Btw the original Ball Nuts were invented by Steve Byrne, who also invented the TCU. He sold his design to Lowe Alpine Systems, which changed the geometry of the sliding surface (and the name to Lowe Balls).  CAMP manufactured those for LAS.  


Well, I mean, sure, there are rare exceptions here and there, but generally, the harder the climb, the thinner the pro (or really wide). Super thin cracks where the only option for pro is a ball nut is generally going to be pretty tough. I've been climbing a long time and I've used ball nuts on a decent number of climbs, but never on something less than 5.10 and I can't recall ever wishing I had one, either. Thats not to say those climbs aren't out there, but I'd wager they're in a very tiny minority.

George Bracksieck · · Unknown Hometown · Joined Oct 2008 · Points: 1,420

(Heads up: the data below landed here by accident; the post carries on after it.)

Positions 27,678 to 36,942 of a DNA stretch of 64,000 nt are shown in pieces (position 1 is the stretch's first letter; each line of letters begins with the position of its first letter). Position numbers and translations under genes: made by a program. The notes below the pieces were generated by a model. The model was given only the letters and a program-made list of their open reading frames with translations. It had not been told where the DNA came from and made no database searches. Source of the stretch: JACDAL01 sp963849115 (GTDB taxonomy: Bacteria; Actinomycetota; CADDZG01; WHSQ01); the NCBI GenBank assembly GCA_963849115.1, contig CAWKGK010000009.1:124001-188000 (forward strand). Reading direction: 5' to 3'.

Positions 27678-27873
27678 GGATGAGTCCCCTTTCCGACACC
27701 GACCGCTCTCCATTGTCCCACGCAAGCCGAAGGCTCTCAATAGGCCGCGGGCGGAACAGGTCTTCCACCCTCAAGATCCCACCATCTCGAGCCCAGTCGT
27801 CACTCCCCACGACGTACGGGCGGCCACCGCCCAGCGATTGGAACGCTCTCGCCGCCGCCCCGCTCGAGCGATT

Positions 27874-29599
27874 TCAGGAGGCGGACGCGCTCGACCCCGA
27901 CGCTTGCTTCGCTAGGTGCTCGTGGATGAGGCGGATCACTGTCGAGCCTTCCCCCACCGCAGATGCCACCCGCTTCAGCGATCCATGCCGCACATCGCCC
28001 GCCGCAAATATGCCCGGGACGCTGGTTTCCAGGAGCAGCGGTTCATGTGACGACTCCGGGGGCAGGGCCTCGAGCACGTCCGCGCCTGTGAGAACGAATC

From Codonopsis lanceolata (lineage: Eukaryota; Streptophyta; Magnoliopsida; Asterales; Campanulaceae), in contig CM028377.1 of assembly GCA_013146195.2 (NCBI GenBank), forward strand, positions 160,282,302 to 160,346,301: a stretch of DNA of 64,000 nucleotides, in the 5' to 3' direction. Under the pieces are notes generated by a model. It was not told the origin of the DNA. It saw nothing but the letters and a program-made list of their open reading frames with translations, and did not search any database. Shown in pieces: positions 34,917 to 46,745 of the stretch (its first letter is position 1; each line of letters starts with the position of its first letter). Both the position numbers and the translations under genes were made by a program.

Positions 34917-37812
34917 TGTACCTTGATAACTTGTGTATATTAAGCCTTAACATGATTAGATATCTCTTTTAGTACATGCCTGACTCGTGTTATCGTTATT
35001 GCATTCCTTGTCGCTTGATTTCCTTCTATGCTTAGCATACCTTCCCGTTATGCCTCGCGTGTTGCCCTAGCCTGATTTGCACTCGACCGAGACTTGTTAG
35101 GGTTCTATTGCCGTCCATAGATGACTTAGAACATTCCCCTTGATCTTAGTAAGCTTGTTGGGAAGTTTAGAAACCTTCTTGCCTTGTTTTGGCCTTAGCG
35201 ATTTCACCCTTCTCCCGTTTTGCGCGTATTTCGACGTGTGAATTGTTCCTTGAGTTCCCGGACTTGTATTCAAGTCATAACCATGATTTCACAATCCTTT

John Wilder wrote:

Well, I mean, sure, there are rare exceptions here and there, but generally, the harder the climb, the thinner the pro (or really wide). Super thin cracks where the only option for pro is a ball nut is generally going to be pretty tough. I've been climbing a long time and I've used ball nuts on a decent number of climbs, but never on something less than 5.10 and I can't recall ever wishing I had one, either. Thats not to say those climbs aren't out there, but I'd wager they're in a very tiny minority.

I have found lots of exceptions. I've tamed R- and X-rated routes with Ball Nutz and Tricams. Most people may not consider protection to be possible because they aren't familiar with those gadgets, or don't want to bother adding those to their racks. . 

zoso · · Unknown Hometown · Joined Jun 2007 · Points: 465

I've found them indispensable on older, odd, and less traveled routes.  They'll often fit where there's supposed to be a pin but it's missing.  

George Bracksieck · · Unknown Hometown · Joined Oct 2008 · Points: 1,420